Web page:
History of Copyright in Canada
- Objectives of the copyright law
- History of copyright law in Canada
Objectives of the copyright law
Canadian copyright laws and regulations are designed to ensure that the rights of creators and other rights-holders are recognized and protected; and to promote access to copyrighted works.
Canada's domestic copyright framework must also meet our international obligations and be consistent with international standards endorsed by Canada.
Effective copyright protection is key to cultural expression, citizen engagement, and economic growth powered by the rapid expansion of the knowledge-based economy.
History of copyright law in Canada
Modernization of Canadian copyright law is a work in progress. The Canadian Copyright Act came into force in 1924. Although there were a few amendments made to the Act in the following years, the modernization of the Act did not begin until 1988. Amendments at that time included:
- an exhibition right for artistic works;
- explicit protection of computer programs;
- enhanced moral rights;
- the creation of a new Copyright Board;
- increased criminal sanctions;
- measures to improve the collective administration of copyright;
- the abolition of compulsory licenses for the recording of musical works (a provision which compelled a copyright owner to allow someone to use his or her work subject to payment of a specified royalty rate); and
- a new procedure to provide licences to use works when the copyright owner cannot be located.
First phase of reform
In January 1989, following the signing of the Canada-U.S. Free Trade Agreement, the Copyright Act was amended to require Canadian cable and satellite companies to pay for the retransmission of works included in distant broadcast signals. The amendments also expanded the concept of "communication to the public" from broadcasting to include all forms of telecommunication.
In 1993, the passage of Bill C-88 further amended the Canadian Copyright Act. The main objectives of this bill were:
- to redefine "musical work" to clarify that the Copyright Act covered both graphic and acoustic representations of music; and
- to ensure that all transmitters -- whether broadcasters, specialty or pay services, or cable systems -- were liable for royalties.
When the North American Free Trade Implementation Act came into force on January 1, 1994, the Copyright Act was amended to introduce a rental right for sound recordings and computer programs (a rental right permits copyright owners to authorize or prohibit the rental of their works). It also increased protection against the importation of infringing works (e.g. literary, musical, or dramatic works).
Amendments in the World Trade Organization Agreement Implementation Act, which came into force on January 1, 1996, extended the copyright protection afforded by the Copyright Act to all World Trade Organization (WTO) countries. It also gave performers protection against bootleg audio recordings (an unauthorized recording of a live event) and unauthorized live transmissions of their performances.
Second phase of reform
In 1997, the enactment of Bill C-32 completed the second major phase of copyright reform in Canada. This bill introduced significant changes to the law, including neighbouring rights protections for performers and producers of sound recordings, and the private copying regime. The bill also introduced a statutory damages regime, and a number of new, but limited, exceptions.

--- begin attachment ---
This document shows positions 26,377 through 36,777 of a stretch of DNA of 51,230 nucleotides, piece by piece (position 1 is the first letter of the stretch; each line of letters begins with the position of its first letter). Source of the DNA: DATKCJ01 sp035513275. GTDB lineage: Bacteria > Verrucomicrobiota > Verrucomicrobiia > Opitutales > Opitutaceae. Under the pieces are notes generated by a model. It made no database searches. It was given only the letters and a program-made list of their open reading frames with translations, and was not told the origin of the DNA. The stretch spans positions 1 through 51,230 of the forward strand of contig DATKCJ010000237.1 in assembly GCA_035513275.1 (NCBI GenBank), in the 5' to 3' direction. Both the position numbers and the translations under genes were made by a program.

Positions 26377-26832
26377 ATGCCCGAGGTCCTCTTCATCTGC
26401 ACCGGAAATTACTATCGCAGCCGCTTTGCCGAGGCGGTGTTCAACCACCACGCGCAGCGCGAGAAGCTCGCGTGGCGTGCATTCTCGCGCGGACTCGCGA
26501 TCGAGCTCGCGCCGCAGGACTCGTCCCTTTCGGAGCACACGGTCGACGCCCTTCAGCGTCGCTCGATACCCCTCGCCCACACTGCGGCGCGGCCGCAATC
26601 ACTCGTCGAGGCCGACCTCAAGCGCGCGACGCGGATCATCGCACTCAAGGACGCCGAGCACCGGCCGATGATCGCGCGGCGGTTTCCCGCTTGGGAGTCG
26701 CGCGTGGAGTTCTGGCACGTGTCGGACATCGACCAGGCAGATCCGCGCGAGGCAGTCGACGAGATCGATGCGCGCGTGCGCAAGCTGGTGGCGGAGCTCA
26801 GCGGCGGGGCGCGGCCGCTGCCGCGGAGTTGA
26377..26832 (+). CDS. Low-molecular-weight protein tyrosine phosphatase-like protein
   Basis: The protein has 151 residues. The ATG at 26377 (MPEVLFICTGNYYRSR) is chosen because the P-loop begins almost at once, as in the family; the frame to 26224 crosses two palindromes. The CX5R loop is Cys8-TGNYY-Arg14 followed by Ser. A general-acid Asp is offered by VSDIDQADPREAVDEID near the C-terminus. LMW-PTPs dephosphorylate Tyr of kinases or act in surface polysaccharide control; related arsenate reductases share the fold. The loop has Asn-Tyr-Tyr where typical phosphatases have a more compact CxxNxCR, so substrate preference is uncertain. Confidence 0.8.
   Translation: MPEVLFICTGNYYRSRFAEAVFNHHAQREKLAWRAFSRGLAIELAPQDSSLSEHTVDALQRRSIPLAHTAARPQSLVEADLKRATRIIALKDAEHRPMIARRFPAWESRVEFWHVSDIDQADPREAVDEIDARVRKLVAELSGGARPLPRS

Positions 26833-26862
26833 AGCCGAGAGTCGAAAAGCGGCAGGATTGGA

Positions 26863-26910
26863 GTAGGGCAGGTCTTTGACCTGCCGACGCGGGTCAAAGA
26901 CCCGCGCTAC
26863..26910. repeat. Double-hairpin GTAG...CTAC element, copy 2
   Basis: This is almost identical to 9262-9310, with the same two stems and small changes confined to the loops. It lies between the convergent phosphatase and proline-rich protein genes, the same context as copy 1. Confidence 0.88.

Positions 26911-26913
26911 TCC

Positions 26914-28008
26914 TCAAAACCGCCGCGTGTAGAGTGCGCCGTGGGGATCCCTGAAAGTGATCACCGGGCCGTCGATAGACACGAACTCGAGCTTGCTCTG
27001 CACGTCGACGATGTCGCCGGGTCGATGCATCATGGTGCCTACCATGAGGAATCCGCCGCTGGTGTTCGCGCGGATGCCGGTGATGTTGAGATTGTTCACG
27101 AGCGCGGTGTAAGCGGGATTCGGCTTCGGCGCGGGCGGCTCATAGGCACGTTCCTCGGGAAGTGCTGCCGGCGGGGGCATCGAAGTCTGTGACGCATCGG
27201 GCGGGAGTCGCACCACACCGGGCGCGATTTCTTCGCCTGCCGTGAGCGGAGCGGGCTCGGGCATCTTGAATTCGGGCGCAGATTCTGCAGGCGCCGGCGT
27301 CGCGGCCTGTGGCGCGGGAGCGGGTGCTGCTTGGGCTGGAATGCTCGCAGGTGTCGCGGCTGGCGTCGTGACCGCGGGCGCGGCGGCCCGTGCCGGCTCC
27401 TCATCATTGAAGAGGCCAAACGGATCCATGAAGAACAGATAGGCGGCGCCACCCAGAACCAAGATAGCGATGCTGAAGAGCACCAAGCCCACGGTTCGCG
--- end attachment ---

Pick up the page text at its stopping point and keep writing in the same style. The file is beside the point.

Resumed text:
Other reform process to the Copyright Law
In December 2001, legislation was introduced to amend Canada's retransmission regime for over-the-air broadcast signals. Bill C-11, which received Royal Assent in 2002, clarified the retransmission rules in the Copyright Act for retransmitting over-the-air broadcast signals over the Internet.
Following the amendments under the retransmission regime, those retransmitters that were subject to the CRTC "New Media Exemption Order" were excluded from the compulsory licence. The amendments also added regulation-making powers that would allow the Federal Government to impose conditions of service on such retransmitters that, in the future, may no longer be subject to the exemption order.
In June 2007, Parliament passed Bill C-59 to amend the Criminal Code to address the problem of illegal recording of films in movie theatres. The legislative change made it an offence punishable by fine or jail time to record a film in a movie theatre without the consent of the theatre owner.
Bills C-60 and C-61
Two bills have been tabled since Bill C-59 was passed. Bill C-60, tabled on June 2005, and Bill C-61, tabled on June 2008, both died on the order paper after the dissolution of Parliament.
On July 20, 2009, the Honourable Tony Clement, Minister of Industry, and the Honourable James Moore, Minister of Canadian Heritage and Official Languages, launched national consultations to obtain the Canadian public’s views on the proposed reform of the Copyright Act, following the introduction of Bill C-61.
The purpose of the consultations was to give Canadians across the country the opportunity to express their opinions on the approach the government should take regarding the modernization of copyright legislation.
For more information on copyright consultations, please contact the Copyright Policy Branch.
On June 2, 2010, the Government of Canada introduced legislation to modernize the Copyright Act. This legislation brings Canada in line with international standards and promotes home-grown innovation and creativity. For more information on the provisions of the new Bill, please contact the Copyright Policy Branch.
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